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Brazil’s Roraima state at mercy of 2019 wildfires as federal funds dry up

  • Brazil, and particularly the Amazonian state of Roraima, have seen large numbers of forest fires so far this year. From January through May, Brazil recorded 17,913 blazes nationwide, with 11,804 occurring in the nine Amazonian states. Only 2016 saw more harm in the Brazilian Amazon, when 13,663 wildfires burned over the same period.
  • From January to May, Roraima registered 4,600 fires, the most numerous of any state for that period (Roraima saw just 1,970 fires during all of last year). The previous annual record for a Brazilian state was set by Mato Grosso, which suffered 4,927 forest fires in all of 2016.
  • The uptick in fires is being blamed on a number of factors, including worsening Amazon drought brought by climate change, land theft and illegal deforestation (fire is typically used as a tool to clear rainforest in preparation for use by cattle ranchers and large-scale agribusiness).
  • Another contributing factor: federal deforestation and firefighting policies. Since March, the Bolsonaro government has cut $7.3 million slated for fire prevention and environmental inspections to Ibama and ICMBio, Brazil’s two federal environmental agencies.
Combatting wildfires is dangerous work, even when fully funded. Environmentalists fear that extreme budget cuts by the Bolsonaro administration will severely limit the ability of Ibama and ICMBio to curb deforestation and suppress fires. Image courtesy of Ibama.

The dry season in the Brazilian Amazon state of Roraima has been more incendiary than usual this year, due to a combination of interrelated threats. Land theft, illegal deforestation, climate change and a record number of wildfires are combining to seriously damage the region’s forests. These impacts are being worsened by Brazil’s financial crisis which has drained state coffers, and by federal environmental budget reductions made by the Jair Bolsonaro government.

From January to April, wildfire spread easier and farther throughout Northern Brazil, according to the Queimadas Program, managed by Brazil’s National Institute for Space Research (INPE). Statistics through May show that the country saw an overall increase in wildfires, with 17,913 registered blazes. Most of these occurred in the Amazon, with 11,804 cases registered across Brazil’s nine Amazonian states. Only 2016 saw more harm, when 13,663 wildfires burned in the basin, home to the biggest remaining rainforest on the planet.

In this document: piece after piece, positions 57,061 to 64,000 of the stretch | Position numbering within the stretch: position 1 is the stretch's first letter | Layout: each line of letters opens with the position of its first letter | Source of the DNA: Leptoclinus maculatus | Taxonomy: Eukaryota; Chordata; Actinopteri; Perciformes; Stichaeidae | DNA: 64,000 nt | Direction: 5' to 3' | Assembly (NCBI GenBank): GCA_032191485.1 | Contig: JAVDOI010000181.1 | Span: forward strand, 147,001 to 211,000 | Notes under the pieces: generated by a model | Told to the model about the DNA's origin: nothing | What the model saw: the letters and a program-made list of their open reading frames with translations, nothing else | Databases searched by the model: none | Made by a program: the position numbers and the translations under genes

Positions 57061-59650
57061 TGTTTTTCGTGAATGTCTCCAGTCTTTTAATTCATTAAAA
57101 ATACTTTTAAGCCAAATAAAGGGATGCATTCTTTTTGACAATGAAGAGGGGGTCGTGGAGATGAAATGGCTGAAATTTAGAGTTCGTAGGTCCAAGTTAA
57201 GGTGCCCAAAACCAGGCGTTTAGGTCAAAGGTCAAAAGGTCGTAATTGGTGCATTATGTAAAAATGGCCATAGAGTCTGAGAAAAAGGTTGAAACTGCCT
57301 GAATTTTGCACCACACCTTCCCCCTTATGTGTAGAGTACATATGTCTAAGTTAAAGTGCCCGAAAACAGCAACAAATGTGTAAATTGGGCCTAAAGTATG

Over the same period this year, Roraima registered 4,600 registered fires, which made it the most affected in the country (Roraima saw just 1,970 fires during all of last year). 2019’s statistics become even more impressive when one considers that the previous record for a Brazilian state was set by Mato Grosso, which suffered 4,927 forest fires in all of 2016. Mato Grosso is located on the expanding edge of the so-called Amazon Deforestation Arc. The state also contains part of another endangered biome, the Cerrado savanna, where agribusiness plantations are rapidly replacing native vegetation, which helps explain its high number of wildfires.

To fully understand the factors behind this year’s increase in fires, it’s necessary to look at historic causes: most dry season wildfires in Brazil are not natural, but are lit by farmers and industrial agribusiness to renew land for planting (with those fires then often raging out of control and burning forests). Or they are intentionally and illegally set by land thieves, speculators who burn off rainforest in order to make land more valuable for resale to cattle ranchers and crop growers.

“Here [in the Amazon], fires are always linked to deforestation,” explains Joaquim Parimé, the regional superintendent of Ibama in Roraima, Brazil’s federal environmental protection agency.

Wildfire consumes a portion of Viruá National Park. Note the firefighters lower right, dwarfed by the approaching flames. Image by João Freire / ICMBio.

Parks on fire